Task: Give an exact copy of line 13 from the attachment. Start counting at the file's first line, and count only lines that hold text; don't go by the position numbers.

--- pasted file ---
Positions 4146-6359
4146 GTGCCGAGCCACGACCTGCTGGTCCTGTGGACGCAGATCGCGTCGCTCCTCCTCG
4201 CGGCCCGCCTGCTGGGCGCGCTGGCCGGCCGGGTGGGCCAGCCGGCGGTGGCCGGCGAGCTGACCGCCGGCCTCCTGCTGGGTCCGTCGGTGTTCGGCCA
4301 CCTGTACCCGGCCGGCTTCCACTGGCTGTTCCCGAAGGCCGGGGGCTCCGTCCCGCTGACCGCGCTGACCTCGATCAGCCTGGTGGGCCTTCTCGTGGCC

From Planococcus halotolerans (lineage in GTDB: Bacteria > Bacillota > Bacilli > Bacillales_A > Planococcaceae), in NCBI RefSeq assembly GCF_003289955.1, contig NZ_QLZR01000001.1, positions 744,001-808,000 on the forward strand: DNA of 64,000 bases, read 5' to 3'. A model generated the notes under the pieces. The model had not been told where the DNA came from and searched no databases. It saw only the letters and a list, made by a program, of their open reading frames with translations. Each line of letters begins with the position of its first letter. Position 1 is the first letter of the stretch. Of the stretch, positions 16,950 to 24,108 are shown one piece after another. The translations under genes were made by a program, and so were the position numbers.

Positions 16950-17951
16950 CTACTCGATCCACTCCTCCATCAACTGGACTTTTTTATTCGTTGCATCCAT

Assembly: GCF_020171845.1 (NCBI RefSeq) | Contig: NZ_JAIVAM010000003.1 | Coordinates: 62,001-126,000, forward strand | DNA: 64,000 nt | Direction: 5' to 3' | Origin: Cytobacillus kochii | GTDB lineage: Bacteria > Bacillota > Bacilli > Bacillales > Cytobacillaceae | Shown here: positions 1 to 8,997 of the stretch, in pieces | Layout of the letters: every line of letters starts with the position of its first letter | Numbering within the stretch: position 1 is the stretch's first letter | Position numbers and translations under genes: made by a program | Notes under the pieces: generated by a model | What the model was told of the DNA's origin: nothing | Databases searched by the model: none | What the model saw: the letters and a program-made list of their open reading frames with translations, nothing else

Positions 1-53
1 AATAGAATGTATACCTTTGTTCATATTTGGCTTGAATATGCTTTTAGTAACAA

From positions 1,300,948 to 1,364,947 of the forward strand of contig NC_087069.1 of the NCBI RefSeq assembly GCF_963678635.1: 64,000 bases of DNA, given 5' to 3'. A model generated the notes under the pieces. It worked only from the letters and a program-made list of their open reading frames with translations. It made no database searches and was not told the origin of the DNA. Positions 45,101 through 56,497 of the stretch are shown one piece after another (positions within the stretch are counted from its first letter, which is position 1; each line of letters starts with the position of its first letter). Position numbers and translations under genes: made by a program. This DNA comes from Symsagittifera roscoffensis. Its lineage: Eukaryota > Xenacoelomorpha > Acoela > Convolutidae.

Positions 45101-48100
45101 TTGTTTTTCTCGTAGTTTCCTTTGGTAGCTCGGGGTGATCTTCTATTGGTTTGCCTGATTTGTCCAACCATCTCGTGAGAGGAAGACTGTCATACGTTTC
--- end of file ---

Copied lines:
45101 TTGTTTTTCTCGTAGTTTCCTTTGGTAGCTCGGGGTGATCTTCTATTGGTTTGCCTGATTTGTCCAACCATCTCGTGAGAGGAAGACTGTCATACGTTTC